It's unfortunate that people like president Trump see nothing wrong with the damages we're doing to Earth, as long as dollars keep on flowing into their pockets and bank accounts. Trump has undone most of the regulations and executive orders his predecessor put in place to protect the environment from blind exploitation.

As nature fights back, it's the poor who bear the brunt more, even though they might not have contributed much to the earth's destruction. The world is unjust, and life, in general, is unfair. That's why some people will not struggle, but will have almost everything they need in life, while some will be struggling, more than others, but will never break even, and life, for them, becomes just as Michael Jackson sang: To high to get over, too low to get under, and they're then stuck in the middle, not knowing whether they're living or existing.

The Earth is telling us, through natural disasters, that no matter what we do to decimate it, that it will survive, because it's stronger than humans, and will outlive all of us.

The lives of many people, having been divested of their most prized possessions, through hurricanes or any other natural disaster, will never be the same, no matter how they're succored. More than one million people have been displaced in the aftermath of Hurricane Harvey, according to estimates reported by Reuters. This year wants to be like no other, in American history, in terms of hurricanes. As Texas is getting over the devastation of Hurricane Harvey, Florida is bracing up for Hurricane Irma's onslaught, making it the first time in about a Century America has been hit by two powerful hurricanes in a year. Newsweek wrote that Irma follows Hurricane Harvey which made landfall in Texas on August 25. Governors of five southeast states - Florida, Georgia, Virginia, South and North Carolina - already have declared states of emergency.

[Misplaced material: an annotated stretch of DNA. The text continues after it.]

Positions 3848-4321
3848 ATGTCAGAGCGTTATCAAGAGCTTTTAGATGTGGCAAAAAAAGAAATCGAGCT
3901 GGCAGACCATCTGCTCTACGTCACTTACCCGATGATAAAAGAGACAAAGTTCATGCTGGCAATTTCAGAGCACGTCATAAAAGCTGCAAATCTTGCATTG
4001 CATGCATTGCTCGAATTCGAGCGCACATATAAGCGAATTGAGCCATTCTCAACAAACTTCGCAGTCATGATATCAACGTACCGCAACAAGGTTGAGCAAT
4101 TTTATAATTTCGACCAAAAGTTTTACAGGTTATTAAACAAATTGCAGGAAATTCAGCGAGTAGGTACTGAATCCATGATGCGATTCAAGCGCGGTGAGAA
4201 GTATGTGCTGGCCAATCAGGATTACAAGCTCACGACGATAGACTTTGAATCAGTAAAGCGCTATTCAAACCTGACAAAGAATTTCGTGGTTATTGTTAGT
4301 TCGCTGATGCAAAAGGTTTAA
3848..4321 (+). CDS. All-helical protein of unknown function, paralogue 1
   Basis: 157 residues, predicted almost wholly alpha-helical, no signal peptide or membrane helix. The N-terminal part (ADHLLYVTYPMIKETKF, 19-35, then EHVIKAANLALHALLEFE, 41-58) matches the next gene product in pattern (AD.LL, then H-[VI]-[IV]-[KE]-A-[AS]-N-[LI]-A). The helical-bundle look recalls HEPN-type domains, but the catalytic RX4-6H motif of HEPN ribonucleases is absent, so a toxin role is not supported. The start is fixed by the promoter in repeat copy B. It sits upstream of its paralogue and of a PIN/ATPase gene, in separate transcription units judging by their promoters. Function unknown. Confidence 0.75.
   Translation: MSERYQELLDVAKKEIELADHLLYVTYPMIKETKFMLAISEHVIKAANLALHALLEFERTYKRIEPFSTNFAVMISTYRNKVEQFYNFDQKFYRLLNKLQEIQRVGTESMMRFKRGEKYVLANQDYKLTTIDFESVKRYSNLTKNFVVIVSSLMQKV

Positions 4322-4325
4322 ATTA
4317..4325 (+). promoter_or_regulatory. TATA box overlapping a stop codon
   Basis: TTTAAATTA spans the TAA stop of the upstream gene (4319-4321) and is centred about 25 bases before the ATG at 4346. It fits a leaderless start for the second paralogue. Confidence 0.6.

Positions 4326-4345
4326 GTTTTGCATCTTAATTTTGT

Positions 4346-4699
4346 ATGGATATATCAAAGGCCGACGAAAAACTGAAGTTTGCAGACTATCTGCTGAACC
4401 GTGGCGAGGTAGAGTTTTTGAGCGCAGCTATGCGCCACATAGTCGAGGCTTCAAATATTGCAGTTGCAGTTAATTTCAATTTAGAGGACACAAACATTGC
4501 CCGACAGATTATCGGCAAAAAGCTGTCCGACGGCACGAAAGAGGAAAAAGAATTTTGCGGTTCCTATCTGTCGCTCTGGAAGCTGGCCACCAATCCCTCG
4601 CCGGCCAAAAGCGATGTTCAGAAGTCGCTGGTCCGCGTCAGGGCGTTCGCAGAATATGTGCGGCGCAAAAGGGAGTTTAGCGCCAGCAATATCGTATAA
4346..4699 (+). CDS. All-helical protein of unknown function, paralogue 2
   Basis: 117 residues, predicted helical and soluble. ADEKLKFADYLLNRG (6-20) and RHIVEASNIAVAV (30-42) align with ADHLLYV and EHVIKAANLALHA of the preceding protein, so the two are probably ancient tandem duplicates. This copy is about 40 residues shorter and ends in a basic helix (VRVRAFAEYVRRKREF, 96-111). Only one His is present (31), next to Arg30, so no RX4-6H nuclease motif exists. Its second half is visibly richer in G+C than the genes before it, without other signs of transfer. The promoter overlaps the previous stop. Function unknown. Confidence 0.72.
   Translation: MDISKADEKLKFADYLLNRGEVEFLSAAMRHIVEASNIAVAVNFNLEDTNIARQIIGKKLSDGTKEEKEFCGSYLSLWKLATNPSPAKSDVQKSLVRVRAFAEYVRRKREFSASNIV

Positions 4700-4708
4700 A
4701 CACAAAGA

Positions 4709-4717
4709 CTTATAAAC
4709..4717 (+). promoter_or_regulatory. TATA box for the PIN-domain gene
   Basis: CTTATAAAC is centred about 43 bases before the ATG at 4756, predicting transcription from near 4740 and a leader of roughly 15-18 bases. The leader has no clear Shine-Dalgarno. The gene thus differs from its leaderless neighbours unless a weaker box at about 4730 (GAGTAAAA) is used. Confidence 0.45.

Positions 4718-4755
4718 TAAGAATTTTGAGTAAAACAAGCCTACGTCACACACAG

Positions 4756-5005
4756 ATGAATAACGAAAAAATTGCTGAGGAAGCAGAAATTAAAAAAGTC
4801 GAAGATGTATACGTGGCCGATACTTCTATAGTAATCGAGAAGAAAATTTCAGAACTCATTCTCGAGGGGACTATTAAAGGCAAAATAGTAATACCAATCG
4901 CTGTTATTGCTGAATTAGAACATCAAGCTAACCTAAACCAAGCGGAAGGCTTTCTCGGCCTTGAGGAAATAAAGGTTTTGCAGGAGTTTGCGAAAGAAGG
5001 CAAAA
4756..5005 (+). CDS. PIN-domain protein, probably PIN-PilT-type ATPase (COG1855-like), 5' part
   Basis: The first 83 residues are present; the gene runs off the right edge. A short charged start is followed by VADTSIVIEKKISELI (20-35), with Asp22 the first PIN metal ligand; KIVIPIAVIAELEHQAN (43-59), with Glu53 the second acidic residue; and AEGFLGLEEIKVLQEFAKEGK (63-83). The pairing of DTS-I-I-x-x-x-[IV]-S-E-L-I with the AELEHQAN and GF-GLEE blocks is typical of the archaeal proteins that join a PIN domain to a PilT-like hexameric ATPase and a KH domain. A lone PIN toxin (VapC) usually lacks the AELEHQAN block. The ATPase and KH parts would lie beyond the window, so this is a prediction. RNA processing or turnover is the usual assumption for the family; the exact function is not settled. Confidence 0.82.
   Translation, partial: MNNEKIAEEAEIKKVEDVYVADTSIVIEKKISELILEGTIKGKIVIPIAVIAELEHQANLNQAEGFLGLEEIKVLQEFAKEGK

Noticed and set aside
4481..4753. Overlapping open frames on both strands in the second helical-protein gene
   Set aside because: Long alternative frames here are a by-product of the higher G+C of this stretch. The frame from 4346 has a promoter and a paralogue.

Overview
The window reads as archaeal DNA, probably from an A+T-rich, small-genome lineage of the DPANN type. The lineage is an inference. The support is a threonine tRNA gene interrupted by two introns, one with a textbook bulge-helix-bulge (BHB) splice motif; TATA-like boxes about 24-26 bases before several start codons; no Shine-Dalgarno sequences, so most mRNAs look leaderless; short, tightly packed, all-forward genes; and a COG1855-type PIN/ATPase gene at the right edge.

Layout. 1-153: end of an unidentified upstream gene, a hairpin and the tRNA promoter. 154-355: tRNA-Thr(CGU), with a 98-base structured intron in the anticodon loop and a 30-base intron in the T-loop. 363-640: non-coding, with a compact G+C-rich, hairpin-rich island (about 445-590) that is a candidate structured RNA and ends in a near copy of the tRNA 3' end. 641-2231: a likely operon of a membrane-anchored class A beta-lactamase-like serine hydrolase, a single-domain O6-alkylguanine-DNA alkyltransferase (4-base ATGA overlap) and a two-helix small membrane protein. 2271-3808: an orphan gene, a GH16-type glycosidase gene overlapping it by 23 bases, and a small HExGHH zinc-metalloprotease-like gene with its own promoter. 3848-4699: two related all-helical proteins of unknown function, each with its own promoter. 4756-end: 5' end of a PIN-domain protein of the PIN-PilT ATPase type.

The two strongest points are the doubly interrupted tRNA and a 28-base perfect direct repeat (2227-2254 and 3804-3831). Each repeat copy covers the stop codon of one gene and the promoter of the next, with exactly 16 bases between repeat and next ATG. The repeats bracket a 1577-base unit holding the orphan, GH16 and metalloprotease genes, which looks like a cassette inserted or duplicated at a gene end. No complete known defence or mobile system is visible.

"It is unfortunate that just as our nation has begun the process to repair the catastrophic damage from Hurricane Harvey, that we are faced with another extreme storm. However, if there is one lesson we can take from the tragic events that occurred in Texas, it is that we must redouble our preparation efforts", Virginia's Governor, McAuliffe, said in a statement.

Meanwhile, Georgia Governor, Nathan Deal, has declared a state of emergency for 94 counties in the state, his office said in a press release. South Carolina Governor, Henry McMaster, has issued mandatory evacuations for barrier islands in Colleton, Beaufort and Jasper, the South Carolina Emergency Management Division announced Friday night.

Meteorologists, according to ABC News, have predicted that rainfall accumulations in southeast Florida and the Florida Keys are expected to reach 10 to 15 inches, with totals up to 20 inches locally. Eastern Florida, up the coast to Georgia, is expected to receive 8 to 12 inches, according to the National Hurricane Center. As the storm moves north, heavy rains are forecast to drench northern Florida, Georgia and even possibly South Carolina and Tennessee by Tuesday. Government personnel have been deployed from Alabama to North Carolina to prepare for Irma. Florida alone should anticipate days-long power outages, FEMA said.

As Irma roared and left wreckage and flood across the Caribbean, and is on its way to Florida, we learned that it destroyed nearly every building on the Island of Barbuda, while lashing Puerto Rico with heavy rain and powerful winds late Wednesday, September 6, leaving nearly 900,000 people without power. According to The Associated Press, at least 20 people have died and thousands were left homeless as a result of Irma, the most powerful Atlantic storm in a decade, after it battered a string of Caribbean islands on Wednesday.

The story is not over yet; apart from Hurricane Harvey that hit Texas and some Gulf states, and the near certainty that Hurricane Irma will hit Florida, two other hurricanes, Jose and Katia, are gathering strength and might threaten the United states. While Hurricane Jose is quickly strengthening as it makes its way west across the Atlantic Ocean, Hurricane Katia pummeled Mexico on Friday, September 8. This would be the first time three or four powerful hurricanes might hit the United States in a year. As noted by Reuters, The flurry of storm activity comes after Hurricane Harvey killed about 60 and caused property damage estimated as high as $180 billion after pummeling the coasts of Texas and Louisiana with torrential rain and severe flooding.